“Mum” she begs, “make Simba talk!”

So, somewhat reluctantly, I have to put on this really deep American voice and try to bring this inanimate, plastic Lion to life.

“Oh no!” I say, “There’s a big problem in the Pride-lands!”  I pause…not really too sure where this is going.

Emily looks at me with wide eyes.  She’s hanging on my every word and is desperate to find out what the problem is.

Shakily, I continue.  “You see…the waterhole has dried up.  And if we don’t get water soon… we’re going to die!”

Crikey.  Should I be that morbid with a four year old?

Emily doesn’t seem to mind at all.  She’s in the zone completely!  So we spend the next half hour racking our brains to try and come up with a solution.  And eventually we decide that the elephants are our best option.  They can suck some water up (from somewhere or other – minor detail) with their trunks and fill the water hole back up.  And all the while, of course, the evil Scar is trying to stop us at every turn.

For a moment, those plastic characters seem almost real.  But pretty soon, they go back in the toy box.

No matter how convincing my Simba voice is, or how entertaining my story, those characters will never, ever be real.  They’re just plastic.  Even Emily knows that.

And then, in Genesis, i read this:

“Then the Lord God formed man of the dust of the ground and breathed into his nostrils the breath of life; and the man became a living being” – Gen 2:7

Hang on a minute!  Did you get that?  I mean, forget about trying to animate plastic lions… God moulded a man from the dust of the ground, and breathed into his nostrils the breath of life, and that pile of dust became a REAL PERSON!  A living, breathing, blinking, yawning, walking, talking human being!  It’s jaw-dropping!   We can become so familiar with the creation scriptures, that we forget to marvel at them!  No wonder the Psalmists say time and again “There is no one like the Lord our God!”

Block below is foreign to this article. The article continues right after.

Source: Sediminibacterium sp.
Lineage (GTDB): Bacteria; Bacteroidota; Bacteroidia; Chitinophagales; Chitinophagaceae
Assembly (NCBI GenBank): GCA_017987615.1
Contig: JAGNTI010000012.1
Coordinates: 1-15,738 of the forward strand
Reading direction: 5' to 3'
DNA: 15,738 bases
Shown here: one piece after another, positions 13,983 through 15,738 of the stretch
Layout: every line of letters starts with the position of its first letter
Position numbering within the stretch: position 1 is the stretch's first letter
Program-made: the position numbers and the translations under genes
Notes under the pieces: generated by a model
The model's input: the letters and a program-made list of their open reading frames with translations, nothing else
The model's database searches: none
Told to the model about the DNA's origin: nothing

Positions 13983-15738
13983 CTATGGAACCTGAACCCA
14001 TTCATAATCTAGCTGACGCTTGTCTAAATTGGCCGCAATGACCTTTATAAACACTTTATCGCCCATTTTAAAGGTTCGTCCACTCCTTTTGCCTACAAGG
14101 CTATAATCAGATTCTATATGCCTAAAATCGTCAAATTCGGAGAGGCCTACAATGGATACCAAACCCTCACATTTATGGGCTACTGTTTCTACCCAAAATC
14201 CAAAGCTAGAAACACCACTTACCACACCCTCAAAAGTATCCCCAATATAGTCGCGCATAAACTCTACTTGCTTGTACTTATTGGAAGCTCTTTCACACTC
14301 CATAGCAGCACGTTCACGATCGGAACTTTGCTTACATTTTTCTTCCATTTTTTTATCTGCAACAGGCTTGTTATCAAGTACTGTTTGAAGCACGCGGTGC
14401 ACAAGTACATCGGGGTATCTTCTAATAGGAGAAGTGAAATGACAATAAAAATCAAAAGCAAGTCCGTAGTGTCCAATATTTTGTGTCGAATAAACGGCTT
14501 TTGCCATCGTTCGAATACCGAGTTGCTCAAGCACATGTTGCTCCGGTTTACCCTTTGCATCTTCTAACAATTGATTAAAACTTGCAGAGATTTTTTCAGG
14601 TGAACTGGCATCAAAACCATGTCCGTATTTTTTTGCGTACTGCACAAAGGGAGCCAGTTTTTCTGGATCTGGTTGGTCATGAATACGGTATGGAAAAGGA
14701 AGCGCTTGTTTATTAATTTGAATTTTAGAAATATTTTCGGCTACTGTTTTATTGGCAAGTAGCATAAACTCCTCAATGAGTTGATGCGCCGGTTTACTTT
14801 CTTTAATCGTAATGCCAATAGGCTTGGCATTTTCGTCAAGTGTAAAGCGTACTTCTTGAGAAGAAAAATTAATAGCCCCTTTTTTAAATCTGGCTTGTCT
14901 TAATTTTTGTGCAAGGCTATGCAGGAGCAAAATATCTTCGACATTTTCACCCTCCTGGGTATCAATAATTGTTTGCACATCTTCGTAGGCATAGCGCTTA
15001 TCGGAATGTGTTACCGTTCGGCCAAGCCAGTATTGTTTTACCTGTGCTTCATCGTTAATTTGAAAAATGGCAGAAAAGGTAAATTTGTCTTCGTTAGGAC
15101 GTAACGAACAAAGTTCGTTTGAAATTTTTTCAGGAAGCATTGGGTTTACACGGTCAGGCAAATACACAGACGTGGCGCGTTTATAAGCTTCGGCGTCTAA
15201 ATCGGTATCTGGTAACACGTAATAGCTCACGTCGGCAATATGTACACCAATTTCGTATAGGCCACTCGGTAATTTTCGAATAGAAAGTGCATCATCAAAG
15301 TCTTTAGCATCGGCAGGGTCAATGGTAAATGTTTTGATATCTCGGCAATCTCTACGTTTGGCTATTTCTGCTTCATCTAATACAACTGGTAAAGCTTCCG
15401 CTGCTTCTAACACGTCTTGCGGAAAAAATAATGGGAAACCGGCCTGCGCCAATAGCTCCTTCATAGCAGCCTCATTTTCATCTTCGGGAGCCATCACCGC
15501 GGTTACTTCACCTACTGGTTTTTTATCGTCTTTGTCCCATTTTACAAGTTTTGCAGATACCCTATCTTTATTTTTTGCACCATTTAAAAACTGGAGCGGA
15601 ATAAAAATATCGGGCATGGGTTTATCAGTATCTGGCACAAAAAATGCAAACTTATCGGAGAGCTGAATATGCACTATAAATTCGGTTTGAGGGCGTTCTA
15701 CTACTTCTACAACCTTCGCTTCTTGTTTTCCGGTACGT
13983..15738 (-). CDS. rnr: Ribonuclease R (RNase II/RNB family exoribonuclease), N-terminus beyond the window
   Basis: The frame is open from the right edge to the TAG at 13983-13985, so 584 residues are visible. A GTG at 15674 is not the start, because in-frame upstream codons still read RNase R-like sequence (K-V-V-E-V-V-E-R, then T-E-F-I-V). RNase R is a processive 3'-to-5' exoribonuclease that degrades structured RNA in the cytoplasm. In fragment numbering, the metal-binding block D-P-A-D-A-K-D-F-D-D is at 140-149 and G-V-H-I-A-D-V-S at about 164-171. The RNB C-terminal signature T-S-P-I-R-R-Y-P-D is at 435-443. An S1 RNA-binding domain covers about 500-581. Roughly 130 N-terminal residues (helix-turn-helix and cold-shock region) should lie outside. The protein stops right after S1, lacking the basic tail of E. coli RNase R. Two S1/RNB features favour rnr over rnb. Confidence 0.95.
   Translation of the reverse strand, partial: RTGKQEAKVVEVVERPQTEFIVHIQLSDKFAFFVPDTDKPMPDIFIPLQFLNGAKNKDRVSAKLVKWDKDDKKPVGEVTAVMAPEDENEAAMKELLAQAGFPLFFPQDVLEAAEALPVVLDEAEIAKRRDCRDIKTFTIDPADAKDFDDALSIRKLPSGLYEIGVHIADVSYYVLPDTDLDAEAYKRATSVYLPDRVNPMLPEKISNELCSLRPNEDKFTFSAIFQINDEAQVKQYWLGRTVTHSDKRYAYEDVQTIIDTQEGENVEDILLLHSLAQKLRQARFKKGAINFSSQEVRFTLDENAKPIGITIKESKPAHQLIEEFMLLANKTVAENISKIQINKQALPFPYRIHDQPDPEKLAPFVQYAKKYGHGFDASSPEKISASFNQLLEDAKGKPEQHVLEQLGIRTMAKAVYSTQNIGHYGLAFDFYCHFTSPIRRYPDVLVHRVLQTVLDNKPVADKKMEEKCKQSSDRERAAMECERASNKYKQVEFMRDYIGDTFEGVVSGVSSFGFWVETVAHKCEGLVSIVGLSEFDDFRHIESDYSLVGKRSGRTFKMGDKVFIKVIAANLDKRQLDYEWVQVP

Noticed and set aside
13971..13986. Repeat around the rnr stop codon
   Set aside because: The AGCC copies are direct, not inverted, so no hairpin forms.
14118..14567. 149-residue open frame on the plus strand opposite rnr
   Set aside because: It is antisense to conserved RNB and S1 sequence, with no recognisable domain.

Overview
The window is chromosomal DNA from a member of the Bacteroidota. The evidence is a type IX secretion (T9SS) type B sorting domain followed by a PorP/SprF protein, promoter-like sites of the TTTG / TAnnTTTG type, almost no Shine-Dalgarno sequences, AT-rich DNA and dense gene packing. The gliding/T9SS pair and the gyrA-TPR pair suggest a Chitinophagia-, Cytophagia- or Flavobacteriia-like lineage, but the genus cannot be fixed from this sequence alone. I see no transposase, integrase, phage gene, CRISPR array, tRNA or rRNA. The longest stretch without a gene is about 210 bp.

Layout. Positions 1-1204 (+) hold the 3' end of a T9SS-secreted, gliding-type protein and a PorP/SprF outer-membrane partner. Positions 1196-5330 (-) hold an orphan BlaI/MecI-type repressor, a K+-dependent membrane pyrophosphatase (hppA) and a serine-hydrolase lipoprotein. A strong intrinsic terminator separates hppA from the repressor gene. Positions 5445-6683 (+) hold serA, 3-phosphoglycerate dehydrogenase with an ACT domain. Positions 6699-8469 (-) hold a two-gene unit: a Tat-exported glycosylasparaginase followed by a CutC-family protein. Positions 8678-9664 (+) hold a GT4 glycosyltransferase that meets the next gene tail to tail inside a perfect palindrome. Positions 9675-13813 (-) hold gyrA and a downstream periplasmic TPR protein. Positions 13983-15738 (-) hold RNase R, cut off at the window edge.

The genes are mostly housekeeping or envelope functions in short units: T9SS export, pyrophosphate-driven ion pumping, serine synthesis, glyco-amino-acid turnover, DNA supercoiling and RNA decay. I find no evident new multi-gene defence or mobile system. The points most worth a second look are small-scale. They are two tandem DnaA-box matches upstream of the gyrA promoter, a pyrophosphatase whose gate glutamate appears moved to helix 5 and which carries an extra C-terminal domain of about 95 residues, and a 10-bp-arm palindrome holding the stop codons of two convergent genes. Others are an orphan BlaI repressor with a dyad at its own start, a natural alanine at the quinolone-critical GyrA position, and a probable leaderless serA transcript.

And then the really mind-blowing thing!  Right at the outset of things, way back in Genesis, God was already revealing His plan of salvation.  This was a foreshadowing of what was to come.  The same thing happens when we are born again.  God takes a person who is dead in their trespasses and sins – and breathes His very life into their spirit, so that they become a LIVING BEING!

Dead.  Stone cold on a slab.  No heartbeat.  Like a pile of dust.  We were all dust-men!   But then suddenly the breath of the Holy One began to rush into the hollow caverns of that dead old soul and BOOM!  Suddenly we have a pulse!  We’re alive!

But God, being rich in mercy, because of His great love, with which He loved us, even when we were dead in our transgressions, made is ALIVE together with Christ!  – Ephesians 2: 4-5

Wow!

 

 

 

 

 

 

 

 

 

Gleanings from The Book of Ruth – Part Two

He has brought me to His banqueting table, and His banner over me is love – Song of Solomon 2:4

Our story resumes at mealtime, when the harvesters have a break from their labour and sit down at the table to eat.  Ruth’s natural inclination is to sit on her own, apart from the others.  She is a Moabite, from the wash-basin of Israel, and so her tendency is to separate herself from those who belong at the table.

But Boaz beckons her: “Come here that you may eat of the bread and dip your piece of bread in the vinegar.”

So Ruth is offered a place beside the reapers where Boaz serves her roasted grain.  She eats her fill and is satisfied and has some leftover.